Global Soil Wetness Project

Project Description

The Global Soil Wetness Project (GSWP) is an ongoing modeling activity
of the International Satellite Land-Surface Climatology Project
(ISLSCP), a contributing project of the Global Energy and Water Cycle
Experiment (GEWEX). The GSWP is charged with producing a 2-year global
data set of soil moisture, temperature, runoff, and surface fluxes by
integrating one-way uncoupled land surface process models (LSPs) using
externally specified surface forcings and standardized soil and
vegetation distributions, namely, the ISLSCP Initiative I CD-ROM
data. Approximately one dozen participating LSP groups in five nations
have taken the common ISLSCP forcing data to execute their
state-of-the-art models over the 1987-1988 period to generate global
data sets.

Results of the pilot phase suggest that the GSWP framework is very
useful and valuable for assessing and developing land surface models
on a global scale with relatively little computational expense, and to
investigate questions of land surface hydrology and land-atmosphere


The motivation for GSWP stems from the paradox that soil wetness is an
important component of the global energy and water balance, but it is
unknown over most of the globe. Soil wetness is the reservoir for the
land surface hydrologic cycle, it is a boundary condition for
atmosphere, it controls the partitioning of land surface heat fluxes,
affects the status of overlying vegetation, and modulates the thermal
properties of the soil. Knowledge of the state of soil moisture is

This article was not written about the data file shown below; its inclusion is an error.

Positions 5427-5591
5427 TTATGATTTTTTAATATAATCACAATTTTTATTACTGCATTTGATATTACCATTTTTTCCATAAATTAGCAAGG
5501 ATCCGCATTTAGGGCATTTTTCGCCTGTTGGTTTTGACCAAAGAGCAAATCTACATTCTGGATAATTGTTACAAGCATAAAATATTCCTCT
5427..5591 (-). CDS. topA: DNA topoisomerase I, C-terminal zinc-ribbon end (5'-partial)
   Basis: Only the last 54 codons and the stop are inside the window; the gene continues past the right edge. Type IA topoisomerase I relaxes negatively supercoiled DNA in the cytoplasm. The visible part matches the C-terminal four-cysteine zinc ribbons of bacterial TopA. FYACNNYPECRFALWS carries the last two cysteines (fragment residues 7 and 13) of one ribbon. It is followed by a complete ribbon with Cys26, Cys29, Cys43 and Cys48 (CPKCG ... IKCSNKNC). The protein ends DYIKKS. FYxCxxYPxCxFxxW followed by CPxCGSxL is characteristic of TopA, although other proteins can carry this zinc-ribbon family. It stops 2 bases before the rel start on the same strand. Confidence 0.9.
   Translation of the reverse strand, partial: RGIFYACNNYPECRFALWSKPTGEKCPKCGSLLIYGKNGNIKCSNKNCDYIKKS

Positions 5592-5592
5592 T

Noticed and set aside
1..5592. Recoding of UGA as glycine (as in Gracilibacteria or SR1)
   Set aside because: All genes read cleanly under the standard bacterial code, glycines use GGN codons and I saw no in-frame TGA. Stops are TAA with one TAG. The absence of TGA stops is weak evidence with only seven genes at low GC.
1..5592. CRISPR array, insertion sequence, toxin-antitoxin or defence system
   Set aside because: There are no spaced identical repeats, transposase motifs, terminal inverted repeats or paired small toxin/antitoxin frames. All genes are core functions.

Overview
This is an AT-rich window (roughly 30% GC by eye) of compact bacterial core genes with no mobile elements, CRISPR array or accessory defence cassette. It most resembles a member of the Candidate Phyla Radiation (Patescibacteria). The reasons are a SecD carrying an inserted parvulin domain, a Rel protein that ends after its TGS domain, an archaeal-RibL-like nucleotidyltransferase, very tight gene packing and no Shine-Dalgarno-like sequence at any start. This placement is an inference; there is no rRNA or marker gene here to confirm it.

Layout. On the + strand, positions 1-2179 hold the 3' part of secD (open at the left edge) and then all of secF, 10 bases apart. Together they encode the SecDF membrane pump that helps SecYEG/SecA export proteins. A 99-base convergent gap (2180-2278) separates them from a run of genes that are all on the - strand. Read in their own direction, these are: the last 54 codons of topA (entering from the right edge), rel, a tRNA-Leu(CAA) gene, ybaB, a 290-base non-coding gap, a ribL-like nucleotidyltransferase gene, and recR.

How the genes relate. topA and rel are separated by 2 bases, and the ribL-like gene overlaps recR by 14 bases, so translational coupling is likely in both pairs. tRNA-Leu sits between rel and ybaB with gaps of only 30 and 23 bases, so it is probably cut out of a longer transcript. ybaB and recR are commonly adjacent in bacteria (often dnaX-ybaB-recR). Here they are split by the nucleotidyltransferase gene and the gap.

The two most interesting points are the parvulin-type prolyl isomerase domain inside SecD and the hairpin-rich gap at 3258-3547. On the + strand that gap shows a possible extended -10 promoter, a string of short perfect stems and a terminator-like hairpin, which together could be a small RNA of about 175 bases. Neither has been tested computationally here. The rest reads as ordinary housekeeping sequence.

essential for climate predictability on seasonal-annual time
scales. However, soil moisture is difficult to measure in situ, remote
sensing techniques are only partially effective, and few long-term
climatologies of any kind exist.


The goals of GSWP are fourfold. The project will produce
state-of-the-art global data sets of soil moisture, surface fluxes,
and related hydrologic quantities. It is a means of testing and
developing large-scale validation techniques over land. It serves as a
large-scale validation and quality check of the ISLSCP Initiative I
data sets. GSWP is also a global comparison of a number of LSPs, and
includes a series of sensitivity studies of specific parameterizations
which should aid future model development.


The GSWP consists of three components: the Production Group, the
Validation Group, and the Inter-Comparison Center. The Production
Group consists of land surface modelers who conduct offline
integrations of land surface models over a global 1 degree grid for
1987-1988 using prescribed atmospheric forcing based on observations,
remote sensing and analyses. Each member of the production group
produces global time-mean and instantaneous fields of surface energy
and water balance terms three times per month using his/her LSP. These
data are produced in a standard format and sent to the
Inter-Comparison Center. In addition, each model is used to perform
specific sensitivity studies. The sensitivity experiments are intended
to evaluate the impact of uncertainties in model parameters and
forcing fields on simulation of the surface water and energy balances.